There is nothing new about the news of news being paid for. I first became aware of this practice as a mass communication student in the early 2000s. To me, then, it seemed that it was not just news but the soul that is being bartered. The feeling still holds true.
Even this insignificant blog of mine, has been approached for ‘sponsored blogging’. Interestingly, when I refused the money and and gave them a counter offer: That they let me know of topics and ideas that would interest me and I would post about them for free. But it seems that they don’t like their work done for free. Strange, isn’t it?
Today there was an nice piece in The Sunday Express titled “News, Sponsored.” The contents of the article wouldn’t be surprising for people who are in the business of the media, we have learnt to take it in our stride. A necessary evil for some.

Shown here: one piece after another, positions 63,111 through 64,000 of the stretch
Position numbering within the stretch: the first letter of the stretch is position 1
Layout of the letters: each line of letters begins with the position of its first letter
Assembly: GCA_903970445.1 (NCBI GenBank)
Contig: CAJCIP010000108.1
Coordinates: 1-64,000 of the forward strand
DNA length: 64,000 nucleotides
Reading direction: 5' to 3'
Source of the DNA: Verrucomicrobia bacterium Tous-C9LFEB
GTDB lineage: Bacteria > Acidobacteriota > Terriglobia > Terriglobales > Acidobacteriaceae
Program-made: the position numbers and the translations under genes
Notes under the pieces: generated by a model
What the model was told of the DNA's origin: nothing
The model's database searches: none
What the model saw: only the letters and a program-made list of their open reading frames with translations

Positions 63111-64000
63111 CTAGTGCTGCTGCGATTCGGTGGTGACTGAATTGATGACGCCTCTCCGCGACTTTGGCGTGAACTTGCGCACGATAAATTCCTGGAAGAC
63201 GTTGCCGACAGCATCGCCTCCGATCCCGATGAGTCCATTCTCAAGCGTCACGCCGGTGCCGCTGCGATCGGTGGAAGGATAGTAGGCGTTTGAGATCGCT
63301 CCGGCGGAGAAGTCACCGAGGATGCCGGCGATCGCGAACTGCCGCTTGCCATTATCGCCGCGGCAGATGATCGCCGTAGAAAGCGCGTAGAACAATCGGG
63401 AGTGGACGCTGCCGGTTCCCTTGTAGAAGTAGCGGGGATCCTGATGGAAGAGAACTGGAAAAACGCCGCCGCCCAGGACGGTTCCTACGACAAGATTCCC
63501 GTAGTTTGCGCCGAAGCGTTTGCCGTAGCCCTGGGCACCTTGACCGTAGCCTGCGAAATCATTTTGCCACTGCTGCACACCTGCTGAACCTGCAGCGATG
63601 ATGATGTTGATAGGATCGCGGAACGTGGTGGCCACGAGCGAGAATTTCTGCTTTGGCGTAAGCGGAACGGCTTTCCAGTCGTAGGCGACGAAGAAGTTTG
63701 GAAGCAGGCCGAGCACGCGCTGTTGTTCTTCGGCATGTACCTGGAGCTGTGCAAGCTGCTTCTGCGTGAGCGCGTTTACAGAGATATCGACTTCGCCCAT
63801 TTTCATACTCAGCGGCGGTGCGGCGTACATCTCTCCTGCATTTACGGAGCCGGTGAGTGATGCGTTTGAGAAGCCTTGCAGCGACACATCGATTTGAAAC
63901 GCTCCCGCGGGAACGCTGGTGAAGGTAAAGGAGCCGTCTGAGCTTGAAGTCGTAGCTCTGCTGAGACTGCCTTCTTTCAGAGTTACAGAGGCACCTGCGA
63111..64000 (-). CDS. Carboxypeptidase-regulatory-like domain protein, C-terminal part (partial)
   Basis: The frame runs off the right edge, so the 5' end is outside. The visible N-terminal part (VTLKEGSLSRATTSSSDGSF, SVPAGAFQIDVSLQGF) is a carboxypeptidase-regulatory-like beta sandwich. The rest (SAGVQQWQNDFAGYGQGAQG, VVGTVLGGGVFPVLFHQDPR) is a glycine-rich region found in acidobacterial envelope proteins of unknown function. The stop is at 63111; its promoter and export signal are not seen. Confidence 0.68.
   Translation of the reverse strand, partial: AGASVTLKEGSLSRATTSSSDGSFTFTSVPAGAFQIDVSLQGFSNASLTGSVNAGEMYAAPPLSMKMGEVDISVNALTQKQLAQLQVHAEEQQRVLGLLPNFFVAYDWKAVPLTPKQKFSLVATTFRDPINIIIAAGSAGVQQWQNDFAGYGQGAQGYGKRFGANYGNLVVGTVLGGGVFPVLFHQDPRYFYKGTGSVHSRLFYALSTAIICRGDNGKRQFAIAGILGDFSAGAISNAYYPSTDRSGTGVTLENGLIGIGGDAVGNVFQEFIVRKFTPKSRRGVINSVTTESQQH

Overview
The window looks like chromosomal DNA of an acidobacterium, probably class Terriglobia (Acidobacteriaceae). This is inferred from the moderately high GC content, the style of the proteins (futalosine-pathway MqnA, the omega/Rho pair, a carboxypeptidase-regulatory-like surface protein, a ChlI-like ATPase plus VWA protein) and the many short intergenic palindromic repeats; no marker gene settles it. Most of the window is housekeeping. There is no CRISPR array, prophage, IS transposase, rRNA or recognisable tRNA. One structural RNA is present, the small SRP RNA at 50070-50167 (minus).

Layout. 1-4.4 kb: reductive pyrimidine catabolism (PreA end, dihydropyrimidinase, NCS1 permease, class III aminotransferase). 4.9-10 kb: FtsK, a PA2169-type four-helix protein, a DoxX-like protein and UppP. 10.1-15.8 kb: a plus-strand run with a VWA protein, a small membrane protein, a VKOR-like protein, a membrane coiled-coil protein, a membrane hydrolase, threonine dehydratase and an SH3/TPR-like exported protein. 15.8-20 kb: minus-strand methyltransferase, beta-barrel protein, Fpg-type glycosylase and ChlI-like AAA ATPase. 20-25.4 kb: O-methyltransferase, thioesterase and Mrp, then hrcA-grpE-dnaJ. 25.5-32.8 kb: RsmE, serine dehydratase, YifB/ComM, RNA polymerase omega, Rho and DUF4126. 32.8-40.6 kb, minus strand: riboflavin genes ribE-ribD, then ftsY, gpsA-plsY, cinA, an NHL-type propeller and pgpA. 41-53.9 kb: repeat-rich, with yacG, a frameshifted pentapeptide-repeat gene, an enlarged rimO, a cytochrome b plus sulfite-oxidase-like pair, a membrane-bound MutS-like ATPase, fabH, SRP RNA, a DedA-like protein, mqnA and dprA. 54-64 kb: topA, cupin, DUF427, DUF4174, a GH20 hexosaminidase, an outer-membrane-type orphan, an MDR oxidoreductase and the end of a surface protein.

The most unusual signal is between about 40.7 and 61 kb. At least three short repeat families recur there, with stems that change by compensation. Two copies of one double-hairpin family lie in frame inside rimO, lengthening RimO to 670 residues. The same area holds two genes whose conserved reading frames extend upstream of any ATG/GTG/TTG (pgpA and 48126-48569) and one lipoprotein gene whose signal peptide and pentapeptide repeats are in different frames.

Friends in the Hindi news channels term such content ad ki khabar (ads as news) and they usually get preference over other genuine news content. Obviously so, because there’s money in it.
Such initiatives by the media organisations could be beneficial in these cash-strapped times, but the long term implications may be adverse. News is associated with credibility and when the credibility starts to wash off, so does the bottom line.
Or is it so? There are newspapers that don’t give much of a damn to credibility and still sit atop the readership figures. There are news channels that have ceased to be news channels but draw the highest TRPs. We all thought that it was just a passing fad and Indians will tire of such content and see the light. But the light doesn’t seem to be coming anytime soon.
Even though being in the media (not the mainstream media, but a wing that’ll be the mainstream soon), I have started to rely more on the opinions of individuals who are unassociated with the media: the bloggers, the twitterers, the forums. I think I can still trust them. For me, professionally, it isn’t a good signal.
[Image courtesy: The Sunday Express]